The relationship between a common catechol-O-methyltransferase (COMT) polymorphism val(158) met and fibromyalgia. – Source: Clinical and Experimental Rheumatology, Sep-Oct 2009

[Note: This gene variant (polymorphism) has been associated with predisposition to FM. The present study suggests it is a factor differentiating family members predisposed to ‘clinical FM’ from ‘unaffected’ ones.]

Objectives: Fibromyalgia syndrome (FM) is an idiopathic chronic pain syndrome characterised by widespread nonarticular musculoskeletal pain, generalised tender points, in the absence of inflammatory or structural musculoskeletal abnormalities, accompanied by a constellation of symptoms that include fatigue and disturbances of sleep and mood. Catechol-O-methyltransferase (COMT) is the major catecholamine-clearing pathway and involved in the mediation of pain perception in humans, and the hypothesized role of pain perception in FM. The association between Val/Met polymorphism at the COMT gene was evaluated in FM disorder.

Methods: 209 FM female patients were compared with 152 of their non-affected relatives. DNA was obtained from all family members and extracted. We used the logistic based variant of the transmission disequilibrium test to assess association (and linkage) without confounding effect of population stratification.

Results: We observed an association between FM and the COMT val(158) met polymorphism in a dose response effect of the COMT genotype and the number of pressure points reported. We also observed that non-affected relatives of FM patients had a reduced percentage of the COMT met allele.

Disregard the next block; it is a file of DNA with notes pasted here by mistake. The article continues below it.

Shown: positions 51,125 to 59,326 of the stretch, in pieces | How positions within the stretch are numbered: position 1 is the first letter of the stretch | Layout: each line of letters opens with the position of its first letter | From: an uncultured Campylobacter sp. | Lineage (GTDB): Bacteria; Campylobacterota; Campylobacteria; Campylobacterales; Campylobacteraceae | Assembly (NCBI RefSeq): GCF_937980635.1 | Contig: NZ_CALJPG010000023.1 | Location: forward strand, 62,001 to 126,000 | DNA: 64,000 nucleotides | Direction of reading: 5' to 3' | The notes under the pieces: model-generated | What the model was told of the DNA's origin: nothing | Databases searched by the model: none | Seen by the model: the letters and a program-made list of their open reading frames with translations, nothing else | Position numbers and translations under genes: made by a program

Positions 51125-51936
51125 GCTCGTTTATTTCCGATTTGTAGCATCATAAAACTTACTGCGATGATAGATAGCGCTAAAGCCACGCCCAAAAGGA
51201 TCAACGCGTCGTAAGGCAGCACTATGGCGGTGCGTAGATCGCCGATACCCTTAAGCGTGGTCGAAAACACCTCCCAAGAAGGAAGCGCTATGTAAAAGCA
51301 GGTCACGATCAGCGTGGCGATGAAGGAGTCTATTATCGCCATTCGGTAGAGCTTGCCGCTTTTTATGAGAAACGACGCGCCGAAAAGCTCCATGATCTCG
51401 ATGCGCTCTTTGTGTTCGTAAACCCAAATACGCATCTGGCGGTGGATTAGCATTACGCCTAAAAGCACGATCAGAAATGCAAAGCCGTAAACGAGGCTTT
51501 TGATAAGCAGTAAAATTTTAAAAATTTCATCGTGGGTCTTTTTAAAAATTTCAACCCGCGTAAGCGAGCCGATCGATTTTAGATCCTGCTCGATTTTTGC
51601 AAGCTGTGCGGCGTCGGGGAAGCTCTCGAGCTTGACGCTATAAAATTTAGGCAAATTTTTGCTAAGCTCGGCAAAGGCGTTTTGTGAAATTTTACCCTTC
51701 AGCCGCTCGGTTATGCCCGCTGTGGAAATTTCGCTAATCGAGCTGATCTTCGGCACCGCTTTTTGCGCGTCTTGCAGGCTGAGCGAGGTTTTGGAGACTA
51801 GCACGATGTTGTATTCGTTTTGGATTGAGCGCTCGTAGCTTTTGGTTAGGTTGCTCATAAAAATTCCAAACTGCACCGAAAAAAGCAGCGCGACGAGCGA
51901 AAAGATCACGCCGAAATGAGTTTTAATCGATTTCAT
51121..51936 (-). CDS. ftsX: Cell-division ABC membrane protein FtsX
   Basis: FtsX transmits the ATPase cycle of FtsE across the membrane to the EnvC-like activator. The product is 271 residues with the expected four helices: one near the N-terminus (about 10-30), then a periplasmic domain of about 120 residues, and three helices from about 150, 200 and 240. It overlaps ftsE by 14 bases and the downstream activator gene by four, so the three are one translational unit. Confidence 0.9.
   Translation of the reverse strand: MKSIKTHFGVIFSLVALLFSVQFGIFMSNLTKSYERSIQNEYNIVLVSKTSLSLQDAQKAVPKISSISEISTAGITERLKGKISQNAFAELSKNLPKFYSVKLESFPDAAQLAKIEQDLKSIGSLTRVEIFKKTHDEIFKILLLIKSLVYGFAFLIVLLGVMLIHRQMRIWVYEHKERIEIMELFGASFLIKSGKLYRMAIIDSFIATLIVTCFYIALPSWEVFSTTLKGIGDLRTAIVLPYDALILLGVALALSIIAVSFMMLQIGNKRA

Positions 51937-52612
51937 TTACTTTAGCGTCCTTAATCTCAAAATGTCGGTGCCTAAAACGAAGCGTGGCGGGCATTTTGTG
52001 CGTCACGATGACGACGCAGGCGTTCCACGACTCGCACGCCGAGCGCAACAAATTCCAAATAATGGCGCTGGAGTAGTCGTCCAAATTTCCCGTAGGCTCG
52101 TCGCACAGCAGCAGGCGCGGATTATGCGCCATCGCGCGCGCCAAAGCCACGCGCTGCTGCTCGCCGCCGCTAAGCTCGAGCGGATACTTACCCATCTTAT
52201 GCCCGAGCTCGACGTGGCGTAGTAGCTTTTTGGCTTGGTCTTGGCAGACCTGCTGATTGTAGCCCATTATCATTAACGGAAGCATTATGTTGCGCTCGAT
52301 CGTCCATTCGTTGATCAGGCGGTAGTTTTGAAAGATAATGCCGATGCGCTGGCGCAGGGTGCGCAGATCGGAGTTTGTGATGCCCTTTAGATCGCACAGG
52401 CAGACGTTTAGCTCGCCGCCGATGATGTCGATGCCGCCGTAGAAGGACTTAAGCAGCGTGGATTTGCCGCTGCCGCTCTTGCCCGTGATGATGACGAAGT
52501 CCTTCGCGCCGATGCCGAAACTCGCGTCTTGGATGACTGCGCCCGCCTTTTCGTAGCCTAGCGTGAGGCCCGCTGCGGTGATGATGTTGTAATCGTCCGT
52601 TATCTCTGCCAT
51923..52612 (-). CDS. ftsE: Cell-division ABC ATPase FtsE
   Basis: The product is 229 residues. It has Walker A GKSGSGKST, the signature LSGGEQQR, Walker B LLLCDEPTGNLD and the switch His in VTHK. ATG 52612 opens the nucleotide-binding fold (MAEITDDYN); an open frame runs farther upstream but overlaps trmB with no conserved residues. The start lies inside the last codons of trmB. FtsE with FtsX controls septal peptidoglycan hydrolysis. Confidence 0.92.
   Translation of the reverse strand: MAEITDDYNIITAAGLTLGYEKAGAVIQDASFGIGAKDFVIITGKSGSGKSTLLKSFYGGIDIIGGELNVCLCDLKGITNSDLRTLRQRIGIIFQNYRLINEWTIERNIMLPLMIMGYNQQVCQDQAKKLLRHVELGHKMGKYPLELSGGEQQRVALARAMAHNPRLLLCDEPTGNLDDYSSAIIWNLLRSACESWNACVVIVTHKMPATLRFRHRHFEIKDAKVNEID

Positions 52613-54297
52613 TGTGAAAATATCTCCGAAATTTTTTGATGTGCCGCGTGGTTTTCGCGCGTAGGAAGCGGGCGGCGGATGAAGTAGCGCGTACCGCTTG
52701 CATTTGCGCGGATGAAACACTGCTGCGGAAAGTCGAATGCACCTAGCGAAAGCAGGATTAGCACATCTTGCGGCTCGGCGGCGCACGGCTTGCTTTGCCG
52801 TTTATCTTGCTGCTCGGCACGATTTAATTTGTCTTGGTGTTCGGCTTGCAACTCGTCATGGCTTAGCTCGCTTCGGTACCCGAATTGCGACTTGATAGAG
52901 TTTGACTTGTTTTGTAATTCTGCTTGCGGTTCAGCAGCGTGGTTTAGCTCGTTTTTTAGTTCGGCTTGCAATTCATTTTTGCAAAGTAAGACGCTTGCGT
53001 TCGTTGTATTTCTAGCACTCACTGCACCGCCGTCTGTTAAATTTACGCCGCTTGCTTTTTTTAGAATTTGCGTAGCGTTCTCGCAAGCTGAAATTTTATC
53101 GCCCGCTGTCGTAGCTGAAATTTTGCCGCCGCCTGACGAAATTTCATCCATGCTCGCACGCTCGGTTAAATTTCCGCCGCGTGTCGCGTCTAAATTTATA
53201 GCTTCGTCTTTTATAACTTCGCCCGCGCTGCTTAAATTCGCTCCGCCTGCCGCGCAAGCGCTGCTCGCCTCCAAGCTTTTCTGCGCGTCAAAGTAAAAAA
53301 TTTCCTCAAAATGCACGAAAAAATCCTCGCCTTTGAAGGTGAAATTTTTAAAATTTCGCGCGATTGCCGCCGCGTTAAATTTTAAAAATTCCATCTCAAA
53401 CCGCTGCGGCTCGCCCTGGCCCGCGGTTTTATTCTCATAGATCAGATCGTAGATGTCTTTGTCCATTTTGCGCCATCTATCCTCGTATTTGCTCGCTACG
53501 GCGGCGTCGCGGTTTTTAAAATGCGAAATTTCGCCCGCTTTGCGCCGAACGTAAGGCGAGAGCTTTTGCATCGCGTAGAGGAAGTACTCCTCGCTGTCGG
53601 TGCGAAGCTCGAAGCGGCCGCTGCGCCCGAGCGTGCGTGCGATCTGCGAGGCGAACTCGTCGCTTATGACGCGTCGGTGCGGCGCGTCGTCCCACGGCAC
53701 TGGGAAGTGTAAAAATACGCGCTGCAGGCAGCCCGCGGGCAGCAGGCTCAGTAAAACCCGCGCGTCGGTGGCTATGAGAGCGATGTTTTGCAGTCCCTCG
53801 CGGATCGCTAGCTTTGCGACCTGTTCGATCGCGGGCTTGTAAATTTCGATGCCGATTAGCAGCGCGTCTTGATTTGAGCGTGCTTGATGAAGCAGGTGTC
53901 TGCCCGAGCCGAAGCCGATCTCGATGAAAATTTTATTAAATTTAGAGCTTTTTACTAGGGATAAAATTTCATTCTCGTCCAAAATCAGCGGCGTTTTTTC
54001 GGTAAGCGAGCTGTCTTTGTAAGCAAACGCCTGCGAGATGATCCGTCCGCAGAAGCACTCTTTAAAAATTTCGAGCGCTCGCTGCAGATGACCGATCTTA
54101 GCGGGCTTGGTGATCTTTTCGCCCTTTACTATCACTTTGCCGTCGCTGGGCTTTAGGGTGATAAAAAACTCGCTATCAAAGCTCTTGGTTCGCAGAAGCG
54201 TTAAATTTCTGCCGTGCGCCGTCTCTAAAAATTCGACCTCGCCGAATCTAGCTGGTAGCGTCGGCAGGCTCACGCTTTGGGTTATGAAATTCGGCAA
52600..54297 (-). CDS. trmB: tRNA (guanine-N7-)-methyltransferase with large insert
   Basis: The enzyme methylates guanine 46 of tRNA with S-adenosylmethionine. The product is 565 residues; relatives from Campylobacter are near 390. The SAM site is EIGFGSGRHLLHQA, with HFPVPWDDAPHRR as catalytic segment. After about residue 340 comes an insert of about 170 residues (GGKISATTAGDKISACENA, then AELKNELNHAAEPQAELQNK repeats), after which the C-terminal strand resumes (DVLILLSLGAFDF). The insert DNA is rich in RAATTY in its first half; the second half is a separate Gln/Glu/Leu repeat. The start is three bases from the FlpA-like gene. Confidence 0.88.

Our results are consistent with carriers of the COMT met/met genotype showing increased sensitivity to pain as one mechanism for the role of this gene in conferring risk for FM.

We suggest that the reduced frequency of the met allele in the non-affected relatives acts as a ‘protective’ allele in this group and prevents the development of clinical FM.

Source: Clinical and Experimental rheumatology, Sep-Oct 2009 (5 Suppl 56):S51-6. PMID: 20074440, by  Cohen H, Neumann L, Glazer Y, Ebstein RP, Buskila D. Ministry of Health Mental Health Center, Anxiety and Stress Research Unit, Faculty of Health Sciences, Ben-Gurion University of the Negev, Beer Sheva, Israel. [Email:]

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